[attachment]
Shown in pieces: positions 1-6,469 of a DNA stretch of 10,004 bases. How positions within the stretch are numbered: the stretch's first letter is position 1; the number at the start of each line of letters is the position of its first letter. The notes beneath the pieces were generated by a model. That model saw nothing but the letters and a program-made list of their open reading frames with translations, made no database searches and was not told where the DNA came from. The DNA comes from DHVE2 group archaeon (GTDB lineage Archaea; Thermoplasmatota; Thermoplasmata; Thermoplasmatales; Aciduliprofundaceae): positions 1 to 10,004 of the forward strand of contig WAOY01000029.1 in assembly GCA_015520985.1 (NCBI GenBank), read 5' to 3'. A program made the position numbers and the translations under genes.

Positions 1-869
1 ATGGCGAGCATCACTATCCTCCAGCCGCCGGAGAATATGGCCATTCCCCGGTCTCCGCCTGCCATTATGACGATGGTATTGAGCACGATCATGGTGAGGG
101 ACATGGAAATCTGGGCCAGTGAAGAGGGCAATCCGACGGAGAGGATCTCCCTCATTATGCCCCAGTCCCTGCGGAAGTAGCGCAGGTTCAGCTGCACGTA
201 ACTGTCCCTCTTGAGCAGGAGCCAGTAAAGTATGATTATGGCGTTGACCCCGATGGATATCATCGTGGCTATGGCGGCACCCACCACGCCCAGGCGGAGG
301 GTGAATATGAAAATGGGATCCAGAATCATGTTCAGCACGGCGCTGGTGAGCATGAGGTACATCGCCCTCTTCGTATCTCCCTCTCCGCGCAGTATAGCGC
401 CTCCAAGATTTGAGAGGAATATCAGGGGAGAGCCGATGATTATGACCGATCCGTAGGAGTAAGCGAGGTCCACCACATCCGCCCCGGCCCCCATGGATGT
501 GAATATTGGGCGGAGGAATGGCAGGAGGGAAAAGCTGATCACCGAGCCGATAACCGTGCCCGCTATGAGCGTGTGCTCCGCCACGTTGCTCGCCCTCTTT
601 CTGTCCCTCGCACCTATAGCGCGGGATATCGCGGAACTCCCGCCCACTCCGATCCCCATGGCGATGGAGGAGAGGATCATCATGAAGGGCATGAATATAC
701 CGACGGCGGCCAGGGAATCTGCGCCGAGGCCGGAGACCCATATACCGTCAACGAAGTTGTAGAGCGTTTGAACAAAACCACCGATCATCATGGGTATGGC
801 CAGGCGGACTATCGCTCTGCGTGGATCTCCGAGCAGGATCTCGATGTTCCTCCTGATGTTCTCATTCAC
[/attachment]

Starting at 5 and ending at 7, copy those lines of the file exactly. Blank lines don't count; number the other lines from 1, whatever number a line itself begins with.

201 ACTGTCCCTCTTGAGCAGGAGCCAGTAAAGTATGATTATGGCGTTGACCCCGATGGATATCATCGTGGCTATGGCGGCACCCACCACGCCCAGGCGGAGG
301 GTGAATATGAAAATGGGATCCAGAATCATGTTCAGCACGGCGCTGGTGAGCATGAGGTACATCGCCCTCTTCGTATCTCCCTCTCCGCGCAGTATAGCGC
401 CTCCAAGATTTGAGAGGAATATCAGGGGAGAGCCGATGATTATGACCGATCCGTAGGAGTAAGCGAGGTCCACCACATCCGCCCCGGCCCCCATGGATGT